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40 votes

Confusion from a Vocative Comma before a List

If you think about the conditions under which such an utterance might occur, and then think about the intonation with which it might be delivered, you can probably come up with some suitable ...
Tinfoil Hat's user avatar
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19 votes
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If I use the word "enumerated", must the list be numeric or can it be bullet points?

Although enumerate has overtones of numeric order because of its etymology, it is not so restricted in its use: enumerate = to name things separately, one by one Cambridge Similarly, Merriam Webster ...
Anton's user avatar
  • 28.6k
16 votes

You don't use a comma listing only two items, but SAT Reading Passage does. Why?

A comment by @Peter explains it. I was going to answer on the same basis so I will anyway. Consider the following: A. "I saw a horse struggling with (1) an ample load and (2) [struggling with] a ...
chasly - supports Monica's user avatar
13 votes

You don't use a comma listing only two items, but SAT Reading Passage does. Why?

As Lawler explains elsewhere, the purpose of a comma is to represent a characteristic change in intonation found in spoken English. The "rules" for comma placement are really just heuristics ...
alphabet's user avatar
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9 votes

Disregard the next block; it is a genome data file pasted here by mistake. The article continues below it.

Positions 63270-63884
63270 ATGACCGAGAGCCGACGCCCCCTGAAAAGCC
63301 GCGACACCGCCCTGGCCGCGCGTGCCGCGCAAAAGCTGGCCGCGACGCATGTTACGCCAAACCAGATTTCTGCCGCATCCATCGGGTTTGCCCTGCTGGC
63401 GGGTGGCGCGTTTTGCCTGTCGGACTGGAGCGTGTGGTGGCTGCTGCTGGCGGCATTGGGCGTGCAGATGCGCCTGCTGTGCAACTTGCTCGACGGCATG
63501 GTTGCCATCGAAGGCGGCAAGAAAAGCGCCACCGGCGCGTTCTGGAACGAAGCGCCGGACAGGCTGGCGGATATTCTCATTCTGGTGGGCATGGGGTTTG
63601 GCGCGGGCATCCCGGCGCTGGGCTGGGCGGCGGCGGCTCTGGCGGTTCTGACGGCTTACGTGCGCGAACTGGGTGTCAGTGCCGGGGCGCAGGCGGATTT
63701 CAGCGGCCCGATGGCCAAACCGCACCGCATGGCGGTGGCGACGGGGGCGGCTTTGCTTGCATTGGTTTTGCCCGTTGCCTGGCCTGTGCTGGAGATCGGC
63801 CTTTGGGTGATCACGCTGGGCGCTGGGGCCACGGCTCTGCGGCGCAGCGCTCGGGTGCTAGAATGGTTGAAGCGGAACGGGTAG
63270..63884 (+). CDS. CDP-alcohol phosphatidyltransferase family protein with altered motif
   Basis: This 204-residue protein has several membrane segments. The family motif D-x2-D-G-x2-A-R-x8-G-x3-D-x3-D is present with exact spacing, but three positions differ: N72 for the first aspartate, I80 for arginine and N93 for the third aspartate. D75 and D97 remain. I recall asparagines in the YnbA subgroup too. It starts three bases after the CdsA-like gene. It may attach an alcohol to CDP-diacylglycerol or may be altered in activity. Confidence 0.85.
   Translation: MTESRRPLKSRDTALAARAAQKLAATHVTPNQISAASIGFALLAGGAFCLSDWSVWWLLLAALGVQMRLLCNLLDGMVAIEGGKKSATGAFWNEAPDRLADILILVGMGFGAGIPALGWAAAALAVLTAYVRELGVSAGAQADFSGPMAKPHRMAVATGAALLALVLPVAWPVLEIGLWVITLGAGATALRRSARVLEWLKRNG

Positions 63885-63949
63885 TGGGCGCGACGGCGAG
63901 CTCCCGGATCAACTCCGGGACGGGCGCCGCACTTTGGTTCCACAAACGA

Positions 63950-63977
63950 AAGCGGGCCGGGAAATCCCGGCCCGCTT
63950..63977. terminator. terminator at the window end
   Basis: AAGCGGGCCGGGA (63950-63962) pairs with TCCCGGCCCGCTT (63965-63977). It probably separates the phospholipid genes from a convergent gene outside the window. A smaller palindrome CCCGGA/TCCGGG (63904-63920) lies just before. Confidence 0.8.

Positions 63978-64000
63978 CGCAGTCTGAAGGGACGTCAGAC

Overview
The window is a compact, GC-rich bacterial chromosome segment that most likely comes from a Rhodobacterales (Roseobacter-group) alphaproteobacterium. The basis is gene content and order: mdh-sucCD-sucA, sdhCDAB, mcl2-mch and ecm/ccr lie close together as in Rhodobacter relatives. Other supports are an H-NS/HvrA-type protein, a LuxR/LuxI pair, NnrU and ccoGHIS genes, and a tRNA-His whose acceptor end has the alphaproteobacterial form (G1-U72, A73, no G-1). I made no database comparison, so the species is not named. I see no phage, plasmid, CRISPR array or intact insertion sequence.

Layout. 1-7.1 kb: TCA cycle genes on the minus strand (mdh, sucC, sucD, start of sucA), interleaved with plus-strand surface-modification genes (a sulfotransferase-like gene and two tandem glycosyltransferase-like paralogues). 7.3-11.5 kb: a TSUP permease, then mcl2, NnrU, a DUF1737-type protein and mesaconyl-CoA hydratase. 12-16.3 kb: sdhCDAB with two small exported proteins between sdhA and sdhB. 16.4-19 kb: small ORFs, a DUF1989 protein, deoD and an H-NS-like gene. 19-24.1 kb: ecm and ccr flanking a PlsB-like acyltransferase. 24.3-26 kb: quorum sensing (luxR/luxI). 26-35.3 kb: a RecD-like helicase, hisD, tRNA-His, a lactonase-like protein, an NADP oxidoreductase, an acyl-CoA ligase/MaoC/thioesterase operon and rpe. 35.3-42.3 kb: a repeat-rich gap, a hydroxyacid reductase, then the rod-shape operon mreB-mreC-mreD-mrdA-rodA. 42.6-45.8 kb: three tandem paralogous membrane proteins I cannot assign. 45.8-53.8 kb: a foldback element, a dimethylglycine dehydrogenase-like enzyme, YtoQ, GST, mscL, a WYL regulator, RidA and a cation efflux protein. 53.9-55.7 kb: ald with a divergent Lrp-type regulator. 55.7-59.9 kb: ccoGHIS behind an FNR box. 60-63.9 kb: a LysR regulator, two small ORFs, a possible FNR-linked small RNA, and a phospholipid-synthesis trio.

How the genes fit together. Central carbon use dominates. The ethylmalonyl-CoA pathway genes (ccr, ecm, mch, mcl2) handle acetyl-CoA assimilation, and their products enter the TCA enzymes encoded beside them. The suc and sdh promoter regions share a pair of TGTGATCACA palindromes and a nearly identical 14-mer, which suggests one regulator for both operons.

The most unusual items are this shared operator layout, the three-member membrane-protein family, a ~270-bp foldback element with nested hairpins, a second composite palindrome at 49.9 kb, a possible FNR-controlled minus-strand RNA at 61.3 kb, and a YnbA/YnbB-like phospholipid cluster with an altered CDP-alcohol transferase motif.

Confusion from a Vocative Comma before a List

The standard "comma's comma" in English is a semicolon. A modern equivalent for this which is becoming increasingly common is a double dash. Examples: John; Paul, George, and Ringo arrived ...
Biblasia's user avatar
  • 679
8 votes

Confusion from a Vocative Comma before a List

Dion-- I would just rephrase it, and put the vocative at the end: Paul, George, and Ringo are arriving later, John.
Charles Miller's user avatar
7 votes
Accepted

In text, does 'enumerate' imply a numbered list?

From Merriam Webster’s page on enumerate: 1:  to ascertain the number of: Count 2:  to specify one after another: List Also from Merriam Webster’s page on enumerate Despite its ...
Irfan's user avatar
  • 1,159
7 votes
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Oxford comma with nonessential phrases

Yes. You are applying two distinct comma guidelines consistently: The commas around a nonessential element. (Purdue OWL has some examples.) Commas (including the serial comma) separating items in a ...